When you vote on Nov. 2, remember that Peru is planning to save all of its rain forest.
That’s what I found out recently in the country’s capital, Lima.
By the way, that’s a lot of forest. You may associate Peru with Incan ruins and Pisco sours, but the country actually has a sizable tract of woods. The forests of Peru cover an area larger than the entire state of California.
To reach the zero deforestation goal, a new environmental policy put in place last year calls for innovative payments to indigenous people and peasants, who control around a quarter of the forest, and a mosaic of protected areas and sustainable timber production for much of the rest. Environmental costs are being rolled into environmental impact assessments, and the country is formulating new ways to mitigate and compensate for the effects of big development projects, such as roads and dams.
Rainforest and deforestation in the Peruvian Amazon in 2005. Photos by Rhett A. Butler.
Meanwhile, California is poised to make a headlong leap in the other direction. Proposition 23 on the Nov. 2 ballot would kill the state’s 2006 climate law by permitting it to kick in only if California becomes a full-employment economic utopia of a sort not yet seen on this continent.
While much of the Proposition 23 debate revolves around the important effects here, this policy U-turn could thwart budding environmental efforts around the world, such as those in Peru.
Here’s why. Peru’s rain forests store a lot of carbon. Putting a stop to deforestation globally would cut greenhouse gas emissions by as much as 20 percent. But protecting forests from loggers, farmers, miners and others takes money. The pump of long-term conservation has been primed with money from government and various donors throughout the world. But it’s not enough. The best long-term hope for funding tropical forest conservation is to pay countries modest fees for keeping the carbon in luxuriant foliage rather than sending it up in smoke.
And it’s one of the most affordable tactics available. Our research has shown that Peruvian Amazon conservation could protect carbon at well under a $1 per ton per year over millions of acres, far below the cost of most other methods.
The story in Brazil and other forest countries is similar. California’s greenhouse gas law is written so that some of our emissions reductions could be accomplished in partnership with rain forest nations — by protecting their trees. Our state government has already launched a forest conservation initiative with state governors in Brazil and Indonesia.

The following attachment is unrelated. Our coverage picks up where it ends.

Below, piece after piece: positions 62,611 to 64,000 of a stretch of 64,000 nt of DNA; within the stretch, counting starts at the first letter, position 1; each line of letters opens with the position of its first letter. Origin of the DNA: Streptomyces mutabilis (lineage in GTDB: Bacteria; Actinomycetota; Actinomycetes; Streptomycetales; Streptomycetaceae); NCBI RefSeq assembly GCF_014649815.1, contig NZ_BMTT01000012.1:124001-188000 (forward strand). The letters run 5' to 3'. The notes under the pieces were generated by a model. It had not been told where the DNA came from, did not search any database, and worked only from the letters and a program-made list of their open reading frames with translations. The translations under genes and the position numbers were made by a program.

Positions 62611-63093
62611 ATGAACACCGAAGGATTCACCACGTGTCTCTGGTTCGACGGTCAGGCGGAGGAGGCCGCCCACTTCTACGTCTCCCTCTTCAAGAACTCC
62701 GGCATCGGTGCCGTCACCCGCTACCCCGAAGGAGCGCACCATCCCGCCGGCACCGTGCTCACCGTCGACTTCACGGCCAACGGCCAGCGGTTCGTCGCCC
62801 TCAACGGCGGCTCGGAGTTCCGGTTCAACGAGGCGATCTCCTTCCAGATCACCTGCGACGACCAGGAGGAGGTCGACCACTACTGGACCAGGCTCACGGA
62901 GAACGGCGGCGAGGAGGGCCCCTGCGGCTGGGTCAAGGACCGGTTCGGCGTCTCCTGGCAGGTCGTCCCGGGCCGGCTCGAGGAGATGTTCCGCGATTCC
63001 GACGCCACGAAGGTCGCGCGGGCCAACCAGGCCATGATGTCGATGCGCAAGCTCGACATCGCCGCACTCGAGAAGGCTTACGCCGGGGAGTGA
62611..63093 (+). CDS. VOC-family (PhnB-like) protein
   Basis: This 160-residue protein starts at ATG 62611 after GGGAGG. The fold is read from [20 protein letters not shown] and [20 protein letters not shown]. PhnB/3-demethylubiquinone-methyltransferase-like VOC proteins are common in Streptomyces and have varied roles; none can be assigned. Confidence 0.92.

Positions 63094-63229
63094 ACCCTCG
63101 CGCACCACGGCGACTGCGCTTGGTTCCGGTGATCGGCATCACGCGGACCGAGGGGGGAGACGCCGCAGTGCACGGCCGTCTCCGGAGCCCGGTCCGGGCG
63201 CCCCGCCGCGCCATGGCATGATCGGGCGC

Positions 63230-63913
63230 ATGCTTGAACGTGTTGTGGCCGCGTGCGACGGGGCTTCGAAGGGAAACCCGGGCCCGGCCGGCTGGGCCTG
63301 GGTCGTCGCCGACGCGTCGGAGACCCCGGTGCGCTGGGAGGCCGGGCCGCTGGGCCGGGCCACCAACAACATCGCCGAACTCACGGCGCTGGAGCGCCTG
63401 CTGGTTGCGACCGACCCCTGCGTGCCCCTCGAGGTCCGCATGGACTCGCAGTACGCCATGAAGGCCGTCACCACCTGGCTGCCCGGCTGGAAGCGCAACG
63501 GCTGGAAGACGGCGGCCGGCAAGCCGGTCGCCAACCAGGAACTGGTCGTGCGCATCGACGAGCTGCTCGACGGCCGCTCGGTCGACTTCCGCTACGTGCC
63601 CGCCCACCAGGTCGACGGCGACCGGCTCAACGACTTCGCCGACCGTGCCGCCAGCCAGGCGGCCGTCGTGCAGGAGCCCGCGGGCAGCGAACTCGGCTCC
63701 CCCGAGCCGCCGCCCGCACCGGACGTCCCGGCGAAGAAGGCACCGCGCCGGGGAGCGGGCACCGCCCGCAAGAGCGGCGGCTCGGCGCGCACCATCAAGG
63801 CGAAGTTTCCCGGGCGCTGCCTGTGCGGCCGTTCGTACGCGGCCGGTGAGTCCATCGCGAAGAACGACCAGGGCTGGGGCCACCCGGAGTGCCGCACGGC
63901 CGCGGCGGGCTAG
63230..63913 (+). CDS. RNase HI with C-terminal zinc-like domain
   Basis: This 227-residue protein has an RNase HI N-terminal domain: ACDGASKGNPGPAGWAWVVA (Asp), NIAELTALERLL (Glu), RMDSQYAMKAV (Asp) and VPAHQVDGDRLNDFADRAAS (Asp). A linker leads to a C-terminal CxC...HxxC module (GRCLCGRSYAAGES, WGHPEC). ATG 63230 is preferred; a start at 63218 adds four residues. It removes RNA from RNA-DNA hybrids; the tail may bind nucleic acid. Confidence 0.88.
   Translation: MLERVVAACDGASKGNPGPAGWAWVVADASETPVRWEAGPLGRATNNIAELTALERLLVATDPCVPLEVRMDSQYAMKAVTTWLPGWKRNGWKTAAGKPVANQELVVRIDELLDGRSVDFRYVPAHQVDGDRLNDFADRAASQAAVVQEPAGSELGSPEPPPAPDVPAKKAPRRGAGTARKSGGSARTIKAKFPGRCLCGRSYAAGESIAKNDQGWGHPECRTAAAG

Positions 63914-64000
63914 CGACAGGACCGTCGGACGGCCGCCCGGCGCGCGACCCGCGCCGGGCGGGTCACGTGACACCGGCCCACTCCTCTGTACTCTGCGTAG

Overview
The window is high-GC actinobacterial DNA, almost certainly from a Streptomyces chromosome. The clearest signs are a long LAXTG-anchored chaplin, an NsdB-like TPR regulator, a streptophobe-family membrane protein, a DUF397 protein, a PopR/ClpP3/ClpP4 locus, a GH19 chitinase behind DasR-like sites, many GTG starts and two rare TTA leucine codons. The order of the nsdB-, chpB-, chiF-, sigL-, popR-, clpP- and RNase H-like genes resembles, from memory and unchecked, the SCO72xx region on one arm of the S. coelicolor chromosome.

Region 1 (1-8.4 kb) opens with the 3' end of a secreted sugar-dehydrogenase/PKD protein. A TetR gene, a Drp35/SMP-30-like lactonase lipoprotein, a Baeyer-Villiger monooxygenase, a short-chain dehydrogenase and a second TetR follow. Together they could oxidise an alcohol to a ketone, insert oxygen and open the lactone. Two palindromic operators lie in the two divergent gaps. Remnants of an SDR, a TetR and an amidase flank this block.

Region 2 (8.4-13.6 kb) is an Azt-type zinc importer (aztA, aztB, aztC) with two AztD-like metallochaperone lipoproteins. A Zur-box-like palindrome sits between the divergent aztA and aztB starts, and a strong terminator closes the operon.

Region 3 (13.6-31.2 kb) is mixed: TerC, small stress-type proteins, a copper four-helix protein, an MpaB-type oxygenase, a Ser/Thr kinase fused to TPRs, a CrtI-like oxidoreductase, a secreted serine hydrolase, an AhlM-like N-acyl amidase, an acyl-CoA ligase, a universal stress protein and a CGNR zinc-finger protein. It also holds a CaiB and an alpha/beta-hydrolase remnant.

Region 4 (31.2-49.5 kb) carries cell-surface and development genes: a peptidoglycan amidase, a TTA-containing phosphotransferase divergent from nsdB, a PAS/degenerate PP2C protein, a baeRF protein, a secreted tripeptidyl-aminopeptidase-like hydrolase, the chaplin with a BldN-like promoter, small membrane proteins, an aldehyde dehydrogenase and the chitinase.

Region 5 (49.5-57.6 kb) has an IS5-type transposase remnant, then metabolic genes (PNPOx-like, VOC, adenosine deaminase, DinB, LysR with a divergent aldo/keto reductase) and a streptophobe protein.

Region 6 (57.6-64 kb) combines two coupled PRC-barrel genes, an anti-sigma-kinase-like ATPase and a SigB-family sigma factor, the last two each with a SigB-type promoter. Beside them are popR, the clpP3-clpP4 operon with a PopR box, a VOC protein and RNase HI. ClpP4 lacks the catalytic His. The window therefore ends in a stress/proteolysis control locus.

By saving forests, we accomplish our climate goals at a lower cost to the California economy, while supporting the groundbreaking environmental initiatives of governments like Peru’s. This kind of solution works because the atmosphere doesn’t care where emissions reductions come from; climate benefits are exactly the same.
John Reid, author of this commentary, is president and founder of Conservation Strategy Fund, a Sebastopol-based organization that provides economic training and analysis to environmental agencies and non-profits.
California has always led on environmental policy, but never in the wrong direction. Our clean air and water legislation predates federal laws. The only reason national climate legislation was even on the agenda this year is because California acted first.
U.S. legislation is a necessary stepping stone to commitments from all the other big carbon polluters in the world. Further, the proposed U.S. law would permit funding for tropical conservation on a scale far beyond California’s and never before thought possible.
If we change our collective mind now — and approve Proposition 23 — it sets the whole process back by years. Not just here but all around the world. California will do more damage to the climate and forests around the world by pulling a bait and switch than if we had never acted at all. The climate and our kids will lose. But so will a lot of other species.
Rain forests hold as much as half the life forms on earth, and without a long-term funding strategy, and the example of California’s forward-looking environmentalism, many of those species are going the way of the dodo.
Implementing our climate law is not going to be free, nor will every high school grad have a guaranteed green job. Solving problems costs money, and we have a problem. But sticking with the decision to solve it allows us to keep investing — as Californians are doing — in the most cost-effective solutions, which include energy innovations and deploying the carbon chomping forests, here and abroad.
(09/29/2010) While many factors come into consideration when the fate of forests are being determined, economics often play a key role in land use decisions. When the perceived value of forest land is higher as cattle pasture, cropland, or plantation, then trees fall. But what happens when economic assumptions underlying these decisions are wrong? Forests, including the services they provide and the biodiversity they shelter, are lost in vain, much to the detriment of society and the planet. Working to avoid these costly outcomes is the Conservation Strategy Fund (CSF), a California-based nonprofit that trains conservationists to use economics and strategic thinking as assets to conserve natural ecosystems in countries around the globe. CSF runs training programs that help emerging conservation leaders build and strengthen parks, influence policies, and avert damage from infrastructure projects.